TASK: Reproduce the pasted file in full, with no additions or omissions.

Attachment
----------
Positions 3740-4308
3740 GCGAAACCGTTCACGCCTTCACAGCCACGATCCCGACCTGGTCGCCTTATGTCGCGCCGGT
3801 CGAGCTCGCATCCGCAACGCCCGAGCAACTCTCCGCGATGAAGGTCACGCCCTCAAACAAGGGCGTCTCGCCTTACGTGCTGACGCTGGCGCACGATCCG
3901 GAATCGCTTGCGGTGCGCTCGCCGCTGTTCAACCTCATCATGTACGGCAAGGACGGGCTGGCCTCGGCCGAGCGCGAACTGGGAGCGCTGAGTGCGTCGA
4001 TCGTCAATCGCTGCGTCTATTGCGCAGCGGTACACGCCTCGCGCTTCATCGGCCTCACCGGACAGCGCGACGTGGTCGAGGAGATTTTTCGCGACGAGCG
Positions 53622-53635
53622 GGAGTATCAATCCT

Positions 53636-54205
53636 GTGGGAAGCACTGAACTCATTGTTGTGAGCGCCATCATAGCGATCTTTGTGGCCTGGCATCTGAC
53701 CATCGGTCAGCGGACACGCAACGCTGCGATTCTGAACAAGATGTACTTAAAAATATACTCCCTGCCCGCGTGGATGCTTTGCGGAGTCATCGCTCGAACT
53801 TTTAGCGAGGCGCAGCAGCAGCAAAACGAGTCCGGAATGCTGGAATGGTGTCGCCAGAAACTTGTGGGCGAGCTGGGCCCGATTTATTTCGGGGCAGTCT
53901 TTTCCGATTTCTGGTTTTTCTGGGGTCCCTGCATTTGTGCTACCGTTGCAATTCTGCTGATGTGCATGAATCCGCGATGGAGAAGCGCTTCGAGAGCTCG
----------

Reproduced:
Positions 3740-4308
3740 GCGAAACCGTTCACGCCTTCACAGCCACGATCCCGACCTGGTCGCCTTATGTCGCGCCGGT
3801 CGAGCTCGCATCCGCAACGCCCGAGCAACTCTCCGCGATGAAGGTCACGCCCTCAAACAAGGGCGTCTCGCCTTACGTGCTGACGCTGGCGCACGATCCG
3901 GAATCGCTTGCGGTGCGCTCGCCGCTGTTCAACCTCATCATGTACGGCAAGGACGGGCTGGCCTCGGCCGAGCGCGAACTGGGAGCGCTGAGTGCGTCGA
4001 TCGTCAATCGCTGCGTCTATTGCGCAGCGGTACACGCCTCGCGCTTCATCGGCCTCACCGGACAGCGCGACGTGGTCGAGGAGATTTTTCGCGACGAGCG
Positions 53622-53635
53622 GGAGTATCAATCCT

Positions 53636-54205
53636 GTGGGAAGCACTGAACTCATTGTTGTGAGCGCCATCATAGCGATCTTTGTGGCCTGGCATCTGAC
53701 CATCGGTCAGCGGACACGCAACGCTGCGATTCTGAACAAGATGTACTTAAAAATATACTCCCTGCCCGCGTGGATGCTTTGCGGAGTCATCGCTCGAACT
53801 TTTAGCGAGGCGCAGCAGCAGCAAAACGAGTCCGGAATGCTGGAATGGTGTCGCCAGAAACTTGTGGGCGAGCTGGGCCCGATTTATTTCGGGGCAGTCT
53901 TTTCCGATTTCTGGTTTTTCTGGGGTCCCTGCATTTGTGCTACCGTTGCAATTCTGCTGATGTGCATGAATCCGCGATGGAGAAGCGCTTCGAGAGCTCG